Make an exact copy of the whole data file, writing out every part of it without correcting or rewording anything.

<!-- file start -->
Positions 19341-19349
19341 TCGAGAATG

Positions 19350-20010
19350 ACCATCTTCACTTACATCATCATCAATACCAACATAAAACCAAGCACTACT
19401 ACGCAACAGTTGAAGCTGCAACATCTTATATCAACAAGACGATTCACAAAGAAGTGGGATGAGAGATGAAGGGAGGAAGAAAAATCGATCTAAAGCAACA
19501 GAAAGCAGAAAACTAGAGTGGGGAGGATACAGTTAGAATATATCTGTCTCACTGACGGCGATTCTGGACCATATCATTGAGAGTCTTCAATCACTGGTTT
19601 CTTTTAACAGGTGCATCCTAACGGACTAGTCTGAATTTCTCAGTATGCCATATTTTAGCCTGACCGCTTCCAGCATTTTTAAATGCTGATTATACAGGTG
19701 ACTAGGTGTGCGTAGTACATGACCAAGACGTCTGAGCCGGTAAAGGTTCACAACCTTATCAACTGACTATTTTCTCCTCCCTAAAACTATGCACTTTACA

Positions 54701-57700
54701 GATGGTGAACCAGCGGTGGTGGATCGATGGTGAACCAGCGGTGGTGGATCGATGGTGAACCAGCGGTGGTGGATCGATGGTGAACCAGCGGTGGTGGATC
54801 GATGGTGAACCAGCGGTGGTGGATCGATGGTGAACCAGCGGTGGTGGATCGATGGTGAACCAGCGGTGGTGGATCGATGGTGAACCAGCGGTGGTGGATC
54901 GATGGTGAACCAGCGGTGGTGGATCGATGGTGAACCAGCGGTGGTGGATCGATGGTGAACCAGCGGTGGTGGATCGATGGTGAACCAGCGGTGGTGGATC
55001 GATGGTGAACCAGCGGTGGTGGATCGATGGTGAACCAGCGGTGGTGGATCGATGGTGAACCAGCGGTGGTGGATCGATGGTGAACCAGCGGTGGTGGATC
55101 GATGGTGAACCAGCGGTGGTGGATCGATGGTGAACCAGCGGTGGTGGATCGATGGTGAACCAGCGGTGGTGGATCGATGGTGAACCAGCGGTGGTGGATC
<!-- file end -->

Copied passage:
Positions 19341-19349
19341 TCGAGAATG

Positions 19350-20010
19350 ACCATCTTCACTTACATCATCATCAATACCAACATAAAACCAAGCACTACT
19401 ACGCAACAGTTGAAGCTGCAACATCTTATATCAACAAGACGATTCACAAAGAAGTGGGATGAGAGATGAAGGGAGGAAGAAAAATCGATCTAAAGCAACA
19501 GAAAGCAGAAAACTAGAGTGGGGAGGATACAGTTAGAATATATCTGTCTCACTGACGGCGATTCTGGACCATATCATTGAGAGTCTTCAATCACTGGTTT
19601 CTTTTAACAGGTGCATCCTAACGGACTAGTCTGAATTTCTCAGTATGCCATATTTTAGCCTGACCGCTTCCAGCATTTTTAAATGCTGATTATACAGGTG
19701 ACTAGGTGTGCGTAGTACATGACCAAGACGTCTGAGCCGGTAAAGGTTCACAACCTTATCAACTGACTATTTTCTCCTCCCTAAAACTATGCACTTTACA

Positions 54701-57700
54701 GATGGTGAACCAGCGGTGGTGGATCGATGGTGAACCAGCGGTGGTGGATCGATGGTGAACCAGCGGTGGTGGATCGATGGTGAACCAGCGGTGGTGGATC
54801 GATGGTGAACCAGCGGTGGTGGATCGATGGTGAACCAGCGGTGGTGGATCGATGGTGAACCAGCGGTGGTGGATCGATGGTGAACCAGCGGTGGTGGATC
54901 GATGGTGAACCAGCGGTGGTGGATCGATGGTGAACCAGCGGTGGTGGATCGATGGTGAACCAGCGGTGGTGGATCGATGGTGAACCAGCGGTGGTGGATC
55001 GATGGTGAACCAGCGGTGGTGGATCGATGGTGAACCAGCGGTGGTGGATCGATGGTGAACCAGCGGTGGTGGATCGATGGTGAACCAGCGGTGGTGGATC
55101 GATGGTGAACCAGCGGTGGTGGATCGATGGTGAACCAGCGGTGGTGGATCGATGGTGAACCAGCGGTGGTGGATCGATGGTGAACCAGCGGTGGTGGATC